Salt Lake City plans to make use of automated screening lanes in its new terminal, Kaczor said. Meanwhile, in San Francisco, where an upgrade of the international departures hall is underway, the hall’s updated security screening area will be designed for traditional lanes initially but with the ability to be easily adapted for automated lanes.

Automated screening units, said airport spokesman Doug Yakel, require more space than additional units and also weigh more. So designing for them can require using construction materials that have greater load-bearing capability.

The TSA deployed its first trial CT screening system last June at Phoenix Sky Harbor Airport.

The TSA deployed its first trial CT screening system last June at Phoenix Sky Harbor Airport.

The TSA deployed its first trial CT screening system last June at Phoenix Sky Harbor Airport.

Also heavier than traditional screening units are the 3D CT bag scanners that TSA is currently testing at 12 airports. The enhanced capability of the scanners could eventually put an end to requirements that flyers remove electronics from their carry-ons and also eliminate the need for checkpoint prohibitions on liquid containers larger than 3.4 ounces. But they, too, require airport designers to carefully consider construction materials and space requirements.

The TSA is slated to deploy the Analogic ConneCT 3D baggage-screening system for a trial run at New York JFK in April.

The TSA is slated to deploy the Analogic ConneCT 3D baggage-screening system for a trial run at New York JFK in April.

The TSA is slated to deploy the Analogic ConneCT 3D baggage-screening system for a trial run at New York JFK in April.

Meanwhile, the TSA expects data transmission to be increasingly integral at checkpoints of the future. The agency’s 2018 Biometric Roadmap envisions eventual implementation of automated facial-recognition technology at checkpoints, following the lead of Customs and Border Protection, which is now using such technology at exit and entry points. Implementation is to start in PreCheck lanes and then expand to other domestic travelers.

The TSA also envisions offering self-screening at airport checkpoints.

“In a similar fashion to self-checkout at grocery stores, self-tagging checked baggage or ATM machines, many patrons prefer an experience that they can complete without assistance and at their own pace,” the agency said in a request for information released to potential vendors in January.

Under the self-screening concept, passengers would enter into individual pods, where they would submit items for scanning. Within the pods, passengers could self-resolve routine alerts for items such as belts and wallets.

Self-screening will likely require integration of several different technologies, Winn said.

Richard Ham, who helped design security checkpoints during a 12-year career in TSA management, said that for airports, being prepared for future screening innovations can mean the difference between being an early recipient of new TSA technology or a laggard. Airports that are stuck with older machinery are likely to lose out when it comes to processing time, he said.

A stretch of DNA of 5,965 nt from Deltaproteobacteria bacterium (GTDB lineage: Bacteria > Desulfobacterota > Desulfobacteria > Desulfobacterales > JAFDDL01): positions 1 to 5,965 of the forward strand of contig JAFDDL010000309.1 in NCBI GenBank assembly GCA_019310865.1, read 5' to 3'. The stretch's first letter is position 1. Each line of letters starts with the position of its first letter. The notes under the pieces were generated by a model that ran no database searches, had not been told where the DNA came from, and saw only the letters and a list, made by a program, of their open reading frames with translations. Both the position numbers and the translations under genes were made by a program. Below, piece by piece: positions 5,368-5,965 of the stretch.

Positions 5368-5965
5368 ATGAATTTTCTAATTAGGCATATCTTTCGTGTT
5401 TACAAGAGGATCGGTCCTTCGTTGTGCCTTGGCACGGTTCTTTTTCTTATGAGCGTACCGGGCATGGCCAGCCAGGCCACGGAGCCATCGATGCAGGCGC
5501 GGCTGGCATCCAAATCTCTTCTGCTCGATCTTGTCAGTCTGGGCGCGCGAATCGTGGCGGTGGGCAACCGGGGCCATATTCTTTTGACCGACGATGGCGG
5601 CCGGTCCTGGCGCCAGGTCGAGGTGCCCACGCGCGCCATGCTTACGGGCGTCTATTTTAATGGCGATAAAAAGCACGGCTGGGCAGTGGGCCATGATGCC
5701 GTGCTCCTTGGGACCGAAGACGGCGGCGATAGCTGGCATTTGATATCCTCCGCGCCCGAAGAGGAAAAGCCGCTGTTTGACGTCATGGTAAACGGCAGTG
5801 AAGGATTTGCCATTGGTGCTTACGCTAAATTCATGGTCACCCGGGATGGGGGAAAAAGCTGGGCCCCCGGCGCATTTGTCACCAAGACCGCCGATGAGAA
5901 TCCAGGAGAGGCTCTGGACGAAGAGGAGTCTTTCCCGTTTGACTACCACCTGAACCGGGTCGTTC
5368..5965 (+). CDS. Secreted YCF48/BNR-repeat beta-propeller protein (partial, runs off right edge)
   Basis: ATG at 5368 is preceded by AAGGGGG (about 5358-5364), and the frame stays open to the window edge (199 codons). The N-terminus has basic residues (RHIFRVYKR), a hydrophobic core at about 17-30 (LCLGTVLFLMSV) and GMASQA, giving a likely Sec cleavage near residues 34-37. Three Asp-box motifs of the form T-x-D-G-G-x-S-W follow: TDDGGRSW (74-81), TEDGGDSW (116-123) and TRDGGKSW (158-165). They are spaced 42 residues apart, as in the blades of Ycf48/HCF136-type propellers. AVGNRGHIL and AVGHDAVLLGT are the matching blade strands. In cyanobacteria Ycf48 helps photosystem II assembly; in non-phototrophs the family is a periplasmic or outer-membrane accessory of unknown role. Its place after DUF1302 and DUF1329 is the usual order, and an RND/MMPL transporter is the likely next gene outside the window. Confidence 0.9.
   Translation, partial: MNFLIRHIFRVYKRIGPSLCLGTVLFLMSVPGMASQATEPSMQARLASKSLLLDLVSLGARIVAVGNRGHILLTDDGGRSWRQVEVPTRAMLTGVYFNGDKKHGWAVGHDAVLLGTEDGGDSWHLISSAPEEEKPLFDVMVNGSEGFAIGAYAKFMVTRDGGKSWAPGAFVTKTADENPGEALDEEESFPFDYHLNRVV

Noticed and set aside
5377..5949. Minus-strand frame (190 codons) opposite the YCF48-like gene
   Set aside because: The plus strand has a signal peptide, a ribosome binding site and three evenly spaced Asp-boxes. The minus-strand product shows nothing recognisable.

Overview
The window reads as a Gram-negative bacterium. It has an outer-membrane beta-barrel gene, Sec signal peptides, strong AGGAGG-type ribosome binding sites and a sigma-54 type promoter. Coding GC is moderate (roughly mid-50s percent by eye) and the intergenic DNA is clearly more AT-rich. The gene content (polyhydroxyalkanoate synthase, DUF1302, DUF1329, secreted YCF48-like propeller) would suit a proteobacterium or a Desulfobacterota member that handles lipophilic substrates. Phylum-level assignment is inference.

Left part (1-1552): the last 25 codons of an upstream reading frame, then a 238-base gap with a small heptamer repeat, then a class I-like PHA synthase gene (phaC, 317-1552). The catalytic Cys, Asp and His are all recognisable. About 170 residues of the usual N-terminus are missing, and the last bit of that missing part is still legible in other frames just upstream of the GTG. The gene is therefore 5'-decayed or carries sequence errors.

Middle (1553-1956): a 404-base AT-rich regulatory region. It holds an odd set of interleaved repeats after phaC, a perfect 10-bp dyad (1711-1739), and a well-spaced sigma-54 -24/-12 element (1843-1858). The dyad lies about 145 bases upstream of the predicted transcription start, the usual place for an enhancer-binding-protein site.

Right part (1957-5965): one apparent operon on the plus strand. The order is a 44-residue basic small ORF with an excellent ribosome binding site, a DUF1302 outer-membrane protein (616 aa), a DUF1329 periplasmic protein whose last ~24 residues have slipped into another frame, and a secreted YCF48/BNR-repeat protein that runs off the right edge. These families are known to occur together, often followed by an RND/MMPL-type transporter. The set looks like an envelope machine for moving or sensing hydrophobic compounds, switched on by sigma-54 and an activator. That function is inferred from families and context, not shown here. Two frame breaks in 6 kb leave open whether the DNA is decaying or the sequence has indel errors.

As airports consolidate screening areas, they are also focusing on safety and passenger comfort.

For Salt Lake City’s new facility, for example, the TSA asked that Kevlar be used to fortify a raised platform for police, Kaczor said. The platform will also have a built-in gun locker. Salt Lake City and New Orleans are also among the airports that have or plan to deploy sliding glass doors to divide the secure and pre-security sections of the checkpoint.

Ham, who is associate director of the University of Arkansas’ master’s program in operations management, said that for passenger comfort, common design elements include high ceilings and queue areas that offer multiple egress points in case people wish to step out of lines.

More comfortable lines make for safer checkpoints, as well, Ham said, since the fewer stressed people there are, the easier it is for security personnel to weed out potential bad actors using clues provided by their nervous behavior.

"Lower noise levels, less smell, not feeling like you’re crammed in and trapped, all that helps against stress."
— Richard Ham, University of Arkansas

“Lower noise levels, less smell, not feeling like you’re crammed in and trapped, all that helps against stress,” he said.

Being able to see where you are going is also a plus.

To wit, as part of an upcoming checkpoint upgrade in its Terminal 3, San Francisco Airport plans to improve sightlines so that people can see from the line, beyond the screening point and into the concourse.

“What we’re trying to do is take out the stress of not knowing what lies ahead,” Yakel said.